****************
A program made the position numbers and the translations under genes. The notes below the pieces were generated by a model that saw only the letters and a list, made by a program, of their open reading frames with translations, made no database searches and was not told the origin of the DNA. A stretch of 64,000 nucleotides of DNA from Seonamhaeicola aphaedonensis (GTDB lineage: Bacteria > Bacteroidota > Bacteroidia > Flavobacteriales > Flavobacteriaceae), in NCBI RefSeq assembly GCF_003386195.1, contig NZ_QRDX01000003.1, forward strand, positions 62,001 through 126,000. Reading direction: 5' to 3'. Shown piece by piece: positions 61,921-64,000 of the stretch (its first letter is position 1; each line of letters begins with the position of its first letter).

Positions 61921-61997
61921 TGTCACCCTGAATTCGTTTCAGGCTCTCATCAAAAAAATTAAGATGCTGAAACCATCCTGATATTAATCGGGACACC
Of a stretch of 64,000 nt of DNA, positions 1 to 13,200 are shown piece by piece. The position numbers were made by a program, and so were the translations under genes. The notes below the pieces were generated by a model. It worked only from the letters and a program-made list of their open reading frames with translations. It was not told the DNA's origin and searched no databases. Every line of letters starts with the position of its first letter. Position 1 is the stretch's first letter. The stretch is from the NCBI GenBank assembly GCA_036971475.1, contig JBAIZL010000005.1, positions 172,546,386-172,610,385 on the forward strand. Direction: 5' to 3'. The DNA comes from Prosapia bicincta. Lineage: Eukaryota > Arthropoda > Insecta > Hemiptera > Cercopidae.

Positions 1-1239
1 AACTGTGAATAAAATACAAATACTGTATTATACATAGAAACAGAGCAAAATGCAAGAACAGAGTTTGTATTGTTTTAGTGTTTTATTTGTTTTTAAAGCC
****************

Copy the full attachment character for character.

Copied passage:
A program made the position numbers and the translations under genes. The notes below the pieces were generated by a model that saw only the letters and a list, made by a program, of their open reading frames with translations, made no database searches and was not told the origin of the DNA. A stretch of 64,000 nucleotides of DNA from Seonamhaeicola aphaedonensis (GTDB lineage: Bacteria > Bacteroidota > Bacteroidia > Flavobacteriales > Flavobacteriaceae), in NCBI RefSeq assembly GCF_003386195.1, contig NZ_QRDX01000003.1, forward strand, positions 62,001 through 126,000. Reading direction: 5' to 3'. Shown piece by piece: positions 61,921-64,000 of the stretch (its first letter is position 1; each line of letters begins with the position of its first letter).

Positions 61921-61997
61921 TGTCACCCTGAATTCGTTTCAGGCTCTCATCAAAAAAATTAAGATGCTGAAACCATCCTGATATTAATCGGGACACC
Of a stretch of 64,000 nt of DNA, positions 1 to 13,200 are shown piece by piece. The position numbers were made by a program, and so were the translations under genes. The notes below the pieces were generated by a model. It worked only from the letters and a program-made list of their open reading frames with translations. It was not told the DNA's origin and searched no databases. Every line of letters starts with the position of its first letter. Position 1 is the stretch's first letter. The stretch is from the NCBI GenBank assembly GCA_036971475.1, contig JBAIZL010000005.1, positions 172,546,386-172,610,385 on the forward strand. Direction: 5' to 3'. The DNA comes from Prosapia bicincta. Lineage: Eukaryota > Arthropoda > Insecta > Hemiptera > Cercopidae.

Positions 1-1239
1 AACTGTGAATAAAATACAAATACTGTATTATACATAGAAACAGAGCAAAATGCAAGAACAGAGTTTGTATTGTTTTAGTGTTTTATTTGTTTTTAAAGCC